HAVERHILL — It started as a fun classroom-door Christmas decorating project, but turned into a way for students to remember the children killed in a tragedy that shook the nation.
Hunking Middle School eighth-graders Lexy Lamparelli and Leah Maguire were excited about their classroom participating in a contest to see which homeroom had the best decorated door. They planned to create a poster with a holiday gingerbread house theme as their entry into the school-wide contest.
But when a young man in Newtown, Conn., stormed Sandy Hook Elementary School on Dec. 14 and shot 20 young children and six adults to death, Lexy and Leah changed their theme. The poster that decorated their homeroom door became a reflection of how the tragedy affected them.
The Hunking students smiled when a newspaper photographer took their picture with some of the decorations, but their tone became serious when they talked about the Newtown tragedy.
“My brother is five and in kindergarten, so it really hit home,” Lexy said. “What if this kind of thing happened to him? My family talked about it and we wanted to do this for my brother and all those children who lost their lives.”
The holiday project began when Hunking students returned from Thanksgiving break. They were invited to enter a homeroom-door decorating contest.
Principal Jared Fulgoni said the entries were impressive, including one door that was decorated with DVDs of holiday movies, another that was decorated as a fireplace and mantle with stockings hanging from it, and one that was decorated with a snowman and pictures of students. But when Fulgoni and Assistant Principal Nathan Gage saw the poster on the door of homeroom five, they knew they had their winner.
“What struck me about this door, as middle schoolers tend to not have a strong awareness of the world outside of their own, was that these kids had really captured a greater sense of what the holidays mean, and were not focused on the goal to win, but instead about sending a message that they cared about another community,” Fulgone said.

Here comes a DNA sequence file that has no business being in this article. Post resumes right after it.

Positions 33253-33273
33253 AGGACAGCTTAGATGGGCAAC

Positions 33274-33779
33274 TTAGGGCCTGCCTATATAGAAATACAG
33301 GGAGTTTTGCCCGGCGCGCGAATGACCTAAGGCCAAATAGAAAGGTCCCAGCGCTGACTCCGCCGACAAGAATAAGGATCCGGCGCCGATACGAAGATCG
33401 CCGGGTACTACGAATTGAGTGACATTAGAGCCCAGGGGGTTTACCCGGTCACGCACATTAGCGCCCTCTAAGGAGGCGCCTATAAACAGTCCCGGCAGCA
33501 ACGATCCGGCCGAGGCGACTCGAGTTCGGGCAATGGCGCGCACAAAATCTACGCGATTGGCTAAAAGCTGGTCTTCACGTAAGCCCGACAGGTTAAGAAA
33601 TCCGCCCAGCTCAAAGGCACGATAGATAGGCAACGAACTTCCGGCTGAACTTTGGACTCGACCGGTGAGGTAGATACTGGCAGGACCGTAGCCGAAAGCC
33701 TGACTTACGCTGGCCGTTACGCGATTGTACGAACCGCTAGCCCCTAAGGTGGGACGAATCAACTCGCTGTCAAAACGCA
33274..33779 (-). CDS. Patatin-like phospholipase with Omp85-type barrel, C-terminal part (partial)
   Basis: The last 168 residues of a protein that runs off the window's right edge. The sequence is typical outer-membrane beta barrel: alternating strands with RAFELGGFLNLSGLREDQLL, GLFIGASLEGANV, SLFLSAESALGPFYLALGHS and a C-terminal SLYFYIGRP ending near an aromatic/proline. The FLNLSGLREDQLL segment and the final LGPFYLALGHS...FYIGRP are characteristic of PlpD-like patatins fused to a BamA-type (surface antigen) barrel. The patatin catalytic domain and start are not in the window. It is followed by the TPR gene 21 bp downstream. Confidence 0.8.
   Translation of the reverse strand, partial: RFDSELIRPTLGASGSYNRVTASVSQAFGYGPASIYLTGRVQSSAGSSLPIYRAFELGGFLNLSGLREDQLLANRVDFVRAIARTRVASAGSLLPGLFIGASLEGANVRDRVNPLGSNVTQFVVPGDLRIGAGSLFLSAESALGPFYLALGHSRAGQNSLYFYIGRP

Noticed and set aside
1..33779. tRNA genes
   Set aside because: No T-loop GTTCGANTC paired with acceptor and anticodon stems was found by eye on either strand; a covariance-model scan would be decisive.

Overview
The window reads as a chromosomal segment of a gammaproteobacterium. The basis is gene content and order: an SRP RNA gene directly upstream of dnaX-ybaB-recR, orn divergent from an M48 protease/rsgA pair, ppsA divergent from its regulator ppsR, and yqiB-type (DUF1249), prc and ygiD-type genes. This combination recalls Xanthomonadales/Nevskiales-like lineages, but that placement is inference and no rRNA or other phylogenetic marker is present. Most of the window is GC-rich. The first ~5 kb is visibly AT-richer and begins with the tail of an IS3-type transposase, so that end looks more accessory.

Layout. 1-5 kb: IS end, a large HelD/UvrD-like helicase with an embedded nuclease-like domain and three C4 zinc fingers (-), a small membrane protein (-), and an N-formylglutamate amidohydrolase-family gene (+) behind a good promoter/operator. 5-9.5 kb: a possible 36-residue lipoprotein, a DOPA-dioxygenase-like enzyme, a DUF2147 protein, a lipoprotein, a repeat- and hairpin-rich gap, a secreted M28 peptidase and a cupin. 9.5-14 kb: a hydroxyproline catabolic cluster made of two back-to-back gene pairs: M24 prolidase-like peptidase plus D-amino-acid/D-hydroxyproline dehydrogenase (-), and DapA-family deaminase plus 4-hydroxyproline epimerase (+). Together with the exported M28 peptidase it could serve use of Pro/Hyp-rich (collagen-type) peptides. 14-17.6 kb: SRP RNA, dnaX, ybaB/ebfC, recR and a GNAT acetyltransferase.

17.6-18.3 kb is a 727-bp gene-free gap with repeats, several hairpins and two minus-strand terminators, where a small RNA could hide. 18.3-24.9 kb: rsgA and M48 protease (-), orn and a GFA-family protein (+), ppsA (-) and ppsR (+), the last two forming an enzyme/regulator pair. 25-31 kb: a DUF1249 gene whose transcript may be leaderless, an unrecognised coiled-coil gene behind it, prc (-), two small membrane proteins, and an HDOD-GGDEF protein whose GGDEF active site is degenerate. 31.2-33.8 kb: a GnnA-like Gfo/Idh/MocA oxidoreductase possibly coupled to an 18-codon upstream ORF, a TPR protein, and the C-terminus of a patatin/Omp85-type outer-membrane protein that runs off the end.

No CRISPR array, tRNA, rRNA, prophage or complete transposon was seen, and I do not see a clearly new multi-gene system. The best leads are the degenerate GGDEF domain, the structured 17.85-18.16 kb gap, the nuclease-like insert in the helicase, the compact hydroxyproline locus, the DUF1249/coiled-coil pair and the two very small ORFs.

“Some of the work we do is about teaching hearts along with teaching minds,’’ he said. “The door was a great example of the character of the school and it showed us that we’re getting though to kids in terms of the message of helping others.”
Lexy and Leah’s plans to create a poster of a gingerbread house was met with an enthusiastic response from their homeroom teacher and their classmates. That was before the Newtown shootings.
“I had announced to my classroom before the tragedy how we were going to create a gingerbread house for our door,” said Leah, who serves as student council representative for her homeroom.
Then came news of the shootings. That following Monday, Leah, who reads the school’s morning announcements, asked for a moment of silence.
The next night, Lexy and her mother created something unexpected. They spent hours making the poster, basing it on the white and green colors of Sandy Hook Elementary School where the children were killed.
“We made 26 gingerbread men out of white construction paper and decorated them in purple glitter for girls and green glitter for boys,” Lexy said. “We used green ribbon to make a bow and made it look like a present.”
Lexy brought the poster to school and got help from Leah, their teacher and fellow students in attaching it to their homeroom door and adding other decorations.
“Kids who saw it said it was an outstanding idea,” Lexy said. “It was a great feeling and it was awesome to know that even students who we don’t hang around with all came together. They all came to our door to see it.
“I feel really good about doing this,’’ she said. “We all know they were amazing children and that they are watching us from heaven.’’
That afternoon, their principal announced who won the decorating contest. Students in Lexy’s homeroom class enjoyed a prize of hot chocolate and cookies.
“It made me feel great inside to be able to honor little kids who would have had a bright future, but it was taken from them,” Leah said. “We will have that chance and we are happy to have a chance to honor them.”
On the Friday before students left school for Christmas break, Hunking, as did other schools and churches across the nation, rang its bell 26 times, marking the one-week anniversary of the Connecticut shootings.
“I was in the office,’’ Lexy said, “and every bell that rang broke your heart more and more.’’